THE ALTERNATIVE KOREAN WAR STORY
Everyone will agree that in Korea we were outnumbered by two enemies. One to our immediate front, the other, smaller and furry, decided that the holes we lived in were bigger and better than theirs, so they moved in.
My mortar Troop had moved to the right of the line, with US 1st Cavalry Div to our right, where we deployed into a defile occupied by the 3-inch mortar platoon of a non-US infantry battalion. On arrival, we found our very tough looking comrades-in-arms ready to depart, however, they would first eat lunch.
Their meal arrived in a 2 1/2 tonne GMC (the old Deuce and a Half), onto which two men climbed. As men came down from the ridgeline the meal was served by the simple act of ripping bread into chunks and hurling it at the assembling hungry warriors. Large chicken parts, oranges, and canned goodies followed. While rough, it looked very rough, red wine was decanted from jerricans into mess tin ands mugs. Food that missed outstretched hands just fell on the ground, where it remained.
Lunch complete, trucks arrived to enable the mortar platoon to rejoin 1st Cav. Apart from shouts of 'O.K. Tommy, we go', little English passed between us. When the dust settled, we set about moving in. Immediately evident was the result of allowing much of their lunch to hit the ground. A rapid survey indicated that several such al fresco meals had been dispensed, all unwanted food rotting and fermenting on the hillside. We were expected to occupy what looked like a rat infested garbage tip; interested rodents had popped heads out of bunkers to sniff the air. Great bloated, scabby, fur-covered football bladders on legs, some, so gorged on military rations, they could barely waddle.
Not one solitary bunker or mortar pit was considered fit for occupation by the British Army, as a consequence of which, we were ordered to start digging into the rocky shale. At the same time we were advised to kill those rats that we were capable of out-manoeuvring. Both jobs became slow processes, and the rat community did not appear to noticeably reduce.
Now, as a sharp-eyed target spotter I had not failed to observe several cases of American hand grenades abandoned by our UN colleagues. Acquiring a couple of boxes for my personal benefit, checking them over, I decided they would be ideal for our planned reduction of much of the rat population of North Korea, although I did feel that loud bangs close at hand might not be tolerated. So I set about fabricating my secret weapon, of which the War Office was unaware. Now that I have voluntarily disclosed my furtive activity, I trust that I will not shortly see my name on an Army Form 252.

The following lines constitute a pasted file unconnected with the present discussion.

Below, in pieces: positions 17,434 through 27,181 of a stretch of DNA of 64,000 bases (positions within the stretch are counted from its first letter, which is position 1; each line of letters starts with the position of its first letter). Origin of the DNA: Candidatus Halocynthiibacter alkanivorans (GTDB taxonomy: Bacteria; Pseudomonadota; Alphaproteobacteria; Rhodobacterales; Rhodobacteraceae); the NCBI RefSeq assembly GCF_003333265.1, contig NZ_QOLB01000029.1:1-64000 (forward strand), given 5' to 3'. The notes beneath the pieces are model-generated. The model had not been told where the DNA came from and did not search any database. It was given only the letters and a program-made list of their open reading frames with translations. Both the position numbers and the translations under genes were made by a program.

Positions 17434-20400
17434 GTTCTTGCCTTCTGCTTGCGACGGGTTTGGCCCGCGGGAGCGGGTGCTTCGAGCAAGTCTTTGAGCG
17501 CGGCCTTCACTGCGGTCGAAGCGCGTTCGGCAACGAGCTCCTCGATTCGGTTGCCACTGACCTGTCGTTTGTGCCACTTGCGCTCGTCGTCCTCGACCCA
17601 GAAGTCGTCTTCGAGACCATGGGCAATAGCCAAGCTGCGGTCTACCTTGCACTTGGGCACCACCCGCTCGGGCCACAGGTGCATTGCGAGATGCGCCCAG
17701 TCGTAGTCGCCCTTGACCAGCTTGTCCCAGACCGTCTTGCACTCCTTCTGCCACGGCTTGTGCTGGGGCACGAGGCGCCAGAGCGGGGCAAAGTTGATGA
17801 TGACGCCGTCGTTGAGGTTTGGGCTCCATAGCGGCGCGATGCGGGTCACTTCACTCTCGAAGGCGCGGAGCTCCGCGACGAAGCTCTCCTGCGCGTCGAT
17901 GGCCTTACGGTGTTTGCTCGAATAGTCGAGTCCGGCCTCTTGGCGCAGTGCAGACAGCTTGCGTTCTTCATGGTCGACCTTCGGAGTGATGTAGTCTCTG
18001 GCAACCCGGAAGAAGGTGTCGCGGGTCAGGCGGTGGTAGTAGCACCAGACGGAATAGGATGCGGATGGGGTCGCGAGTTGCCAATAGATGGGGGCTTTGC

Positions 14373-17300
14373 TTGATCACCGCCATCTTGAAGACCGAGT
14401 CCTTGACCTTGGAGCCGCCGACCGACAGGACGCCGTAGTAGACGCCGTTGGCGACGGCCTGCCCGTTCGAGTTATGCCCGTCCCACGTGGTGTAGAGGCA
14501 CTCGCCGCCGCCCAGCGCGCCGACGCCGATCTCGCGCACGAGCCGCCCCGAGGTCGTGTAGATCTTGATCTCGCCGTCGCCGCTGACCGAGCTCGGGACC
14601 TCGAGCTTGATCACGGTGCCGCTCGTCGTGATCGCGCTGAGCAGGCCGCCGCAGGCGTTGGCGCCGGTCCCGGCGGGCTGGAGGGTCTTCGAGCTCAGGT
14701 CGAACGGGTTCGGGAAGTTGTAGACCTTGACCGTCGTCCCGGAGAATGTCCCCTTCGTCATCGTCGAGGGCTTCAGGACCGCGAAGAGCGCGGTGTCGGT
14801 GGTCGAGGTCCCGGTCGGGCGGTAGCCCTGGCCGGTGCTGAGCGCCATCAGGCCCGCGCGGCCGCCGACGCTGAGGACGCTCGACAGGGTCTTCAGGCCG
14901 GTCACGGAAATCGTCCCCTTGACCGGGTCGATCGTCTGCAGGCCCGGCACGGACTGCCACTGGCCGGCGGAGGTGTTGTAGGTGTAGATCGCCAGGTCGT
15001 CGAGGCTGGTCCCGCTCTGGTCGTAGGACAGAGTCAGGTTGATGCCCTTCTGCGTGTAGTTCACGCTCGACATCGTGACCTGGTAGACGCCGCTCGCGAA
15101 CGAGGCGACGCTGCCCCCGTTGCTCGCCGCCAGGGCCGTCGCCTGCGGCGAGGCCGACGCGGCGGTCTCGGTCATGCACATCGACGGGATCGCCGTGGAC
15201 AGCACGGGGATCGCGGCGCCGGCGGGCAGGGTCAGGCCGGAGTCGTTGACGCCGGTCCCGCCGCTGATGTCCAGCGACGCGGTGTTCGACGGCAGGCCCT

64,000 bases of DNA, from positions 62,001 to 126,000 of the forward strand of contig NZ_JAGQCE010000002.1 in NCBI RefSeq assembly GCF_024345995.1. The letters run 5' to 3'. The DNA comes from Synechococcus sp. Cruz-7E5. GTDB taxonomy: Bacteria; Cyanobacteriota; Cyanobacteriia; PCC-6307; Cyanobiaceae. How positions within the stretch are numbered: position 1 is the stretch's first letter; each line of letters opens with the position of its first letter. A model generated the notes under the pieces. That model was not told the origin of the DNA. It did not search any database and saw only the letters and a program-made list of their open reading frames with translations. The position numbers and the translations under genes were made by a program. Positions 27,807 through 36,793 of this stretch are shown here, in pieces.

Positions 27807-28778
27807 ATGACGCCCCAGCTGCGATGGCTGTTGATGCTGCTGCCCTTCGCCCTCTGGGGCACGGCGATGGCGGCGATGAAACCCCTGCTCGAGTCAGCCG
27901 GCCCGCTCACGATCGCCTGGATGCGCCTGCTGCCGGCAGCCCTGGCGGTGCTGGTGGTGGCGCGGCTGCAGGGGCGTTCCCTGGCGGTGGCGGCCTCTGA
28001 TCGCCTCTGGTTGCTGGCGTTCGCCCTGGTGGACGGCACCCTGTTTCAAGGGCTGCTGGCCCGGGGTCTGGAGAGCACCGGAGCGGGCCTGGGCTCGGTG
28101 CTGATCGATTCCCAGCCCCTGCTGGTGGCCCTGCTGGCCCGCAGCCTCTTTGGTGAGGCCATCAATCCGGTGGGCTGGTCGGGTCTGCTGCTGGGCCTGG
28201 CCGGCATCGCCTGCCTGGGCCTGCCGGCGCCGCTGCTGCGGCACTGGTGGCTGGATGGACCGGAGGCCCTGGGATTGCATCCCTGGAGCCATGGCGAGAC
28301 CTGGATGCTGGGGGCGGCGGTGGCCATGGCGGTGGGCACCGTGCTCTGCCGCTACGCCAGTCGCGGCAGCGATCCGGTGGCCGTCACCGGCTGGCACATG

Given a British hand grenade of the period, the popular 36 Mills Bomb, the detonator was exposed, but not the explosive material therein, simply by unscrewing the base. An American grenade, of simpler construction, having one assembly comprising safety handle, spring mechanism and detonator all within a single component, screwed onto the familiar 'pineapple' case of the grenade. The high explosive contents could be shaken out, or poked out with a spike bayonet, leaving a clean, empty case. The grenade would then be filled with petrol, the top assembly replaced, and there you have it - a rat exterminator par excellence. In Army parlance, Bomb, Petrol, OR's for the use of.
For a week or so I discreetly used my invention, successfully napalming every known rat residence in the vicinity, albeit away from prying eyes. Resultant underground explosions were muffled affairs, and as the petrol was instantly vaporised, were virtually smoke free. I had a great time until one grenade rebounded from a bunker entrance, rolling into dry foliage, where it set fire to a large area, causing much concern, and no little panic, among men and rats alike. From that day, my covert anti-rat warfare was voluntarily curtailed. Like my colleagues, 1 reverted to the most common method of rat extermination. That consisted of smashing them flat with the back of a spade, fast, effective but inevitably rather gory.
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